Post Office financial state affecting locals

Caitlin Restelli

Twenty eight years ago, Rebecca Byler and her husband purchased a house in Brady Lake that was big enough to provide room for them and their five children, while also providing an income with a post office within the house.

“That was a good selling point because we needed a big house,” said Byler, self-employed owner of the U.S. Postal Service. “It was big enough, and it had the income, so it put food on our table.”

Since retiring in 2009, Byler said she enjoys still having the post office for work.

She said if her post office was chosen to shut down due to the recent post office financial state, she would be devastated. She also said many people have told her they hope her store does not close because of it’s convenient location.

David VanAllen, spokesperson for USPS, said the financial problems are mainly associated with the decrease of mail volume. People are not using the mail system as often due to options of advertising and paying bills online.

“The main problem with the situation is that people don’t mail like they used to,” VanAllen said. “Our bread and butter is First-Class Mail. That’s people mailing letters and bills for the mail. That — our bread and butter — is what significantly reduced.”

Jenny Arthur, The Works Inc. owner, said she has noticed the decrease in the amount of mail just over the past year. She said the quantity of mail she received a year ago in one day is equivalent to the total amount of mail she receives in one week today.

“It’s dwindled a lot and as far as how much I send out too,” Arthur said. “I used to send like two or three things out a day, and now I send like one or two a week.”

On September 15, USPS announced that nationwide changes would be made to help alleviate it’s financial debt.

Postmaster General Patrick Donahoe said in a written statement that since 2006 USPS has closed 186 facilities. According to the statement, First-Class Mail has dropped 25 percent and single piece First-Class Mail — letters bearing postage stamps — has declined 36 percent as well.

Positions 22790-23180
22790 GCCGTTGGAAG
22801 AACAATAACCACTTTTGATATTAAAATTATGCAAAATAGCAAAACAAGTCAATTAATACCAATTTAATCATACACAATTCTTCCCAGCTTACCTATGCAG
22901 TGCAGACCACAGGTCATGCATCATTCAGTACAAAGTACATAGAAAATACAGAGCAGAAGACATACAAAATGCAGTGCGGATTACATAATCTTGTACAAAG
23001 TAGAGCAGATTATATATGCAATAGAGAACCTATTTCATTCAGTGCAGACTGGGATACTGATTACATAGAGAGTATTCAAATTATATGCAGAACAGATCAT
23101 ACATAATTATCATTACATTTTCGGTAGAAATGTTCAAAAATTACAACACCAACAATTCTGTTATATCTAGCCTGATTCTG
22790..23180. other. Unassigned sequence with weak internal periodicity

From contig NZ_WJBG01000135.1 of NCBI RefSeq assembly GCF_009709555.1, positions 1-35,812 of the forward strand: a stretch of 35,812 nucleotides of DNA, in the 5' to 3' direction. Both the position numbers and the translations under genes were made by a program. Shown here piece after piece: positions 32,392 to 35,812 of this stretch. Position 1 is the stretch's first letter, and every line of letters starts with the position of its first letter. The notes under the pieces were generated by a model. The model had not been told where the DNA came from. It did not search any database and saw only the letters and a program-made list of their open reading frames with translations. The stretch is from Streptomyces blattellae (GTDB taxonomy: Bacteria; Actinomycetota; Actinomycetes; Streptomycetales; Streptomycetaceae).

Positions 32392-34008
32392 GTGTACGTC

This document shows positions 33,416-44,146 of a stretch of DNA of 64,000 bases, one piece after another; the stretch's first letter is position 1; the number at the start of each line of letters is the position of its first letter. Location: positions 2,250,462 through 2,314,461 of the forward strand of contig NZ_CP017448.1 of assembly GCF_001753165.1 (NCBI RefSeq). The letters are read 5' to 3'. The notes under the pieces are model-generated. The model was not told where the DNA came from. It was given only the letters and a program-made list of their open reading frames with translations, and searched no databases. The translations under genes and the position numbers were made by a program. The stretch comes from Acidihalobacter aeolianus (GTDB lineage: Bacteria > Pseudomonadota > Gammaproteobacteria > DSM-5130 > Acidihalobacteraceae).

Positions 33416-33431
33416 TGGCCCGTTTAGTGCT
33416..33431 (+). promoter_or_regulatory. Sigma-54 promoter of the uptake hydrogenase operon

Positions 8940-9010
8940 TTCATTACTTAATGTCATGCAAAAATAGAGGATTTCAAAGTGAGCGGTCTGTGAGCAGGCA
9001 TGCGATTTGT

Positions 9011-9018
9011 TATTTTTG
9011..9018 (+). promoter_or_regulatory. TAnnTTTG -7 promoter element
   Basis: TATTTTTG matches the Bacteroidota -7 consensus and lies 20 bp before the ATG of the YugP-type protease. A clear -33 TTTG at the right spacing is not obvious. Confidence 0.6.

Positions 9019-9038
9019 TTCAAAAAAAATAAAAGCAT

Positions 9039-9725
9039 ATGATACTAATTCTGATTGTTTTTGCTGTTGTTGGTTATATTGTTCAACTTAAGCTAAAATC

Not only does the issue potentially affect many post offices, it also affects other businesses who work alongside USPS.

Proposes have been made which may change the amount of days post offices will be open.

Trudy Capel, owner and manager of Kent UPS store, said if USPS decides to cut Saturday mail, it would not affect her business because Saturdays are a low-volume mail day; however, if USPS drops to three-day-a-week, her store would feel the burden.

Capel compared the possible situation to that of a holiday weekend.

“When you even have a three day weekend, when you have that Monday off…because of a holiday, that Tuesday delivery is just huge and you’re just sorting mail forever and it’s late because the drivers — they’re all backed up too, so that really puts a strain on the system,” Capel said.

Within the past six months, USPS partnered with UPS in a new program called Every Door Direct Mail, Capel said. It helps businesses advertise though the mail without any kind of permit fees or mailing list. It runs at a cheaper rate while creating revenue for USPS and putting it back on the market.

“We’re trying to make it easier for customers to use the postal service for their marketing because mail is tangible, it’s measurable, it provides results,” said Michael Laughlin, USPS business solutions specialist. “We’re trying to make mail relevant again.”

UPS provides the printing and USPS provides the mailing for only a 14 cent postage stamp rate.

“In order to keep the postal trucks on the road, they’ve got to find ways, they’re reaching out, trying to find more creative ways to make revenue, to stay in business, so this is a great way for them to do that,” Capel said.

VanAllen said if USPS does not do anything, it will be dealing with the issue where its bills are higher than its income.

“We’re looking for new ways to service the American public any way we can, and (Every Door Direct Mail) is just one of the new initiatives that came out…so they can send advertising to their designed audience without the need to acquire an address list…speeds it up for them, brings revenue in for us — everybody wins.”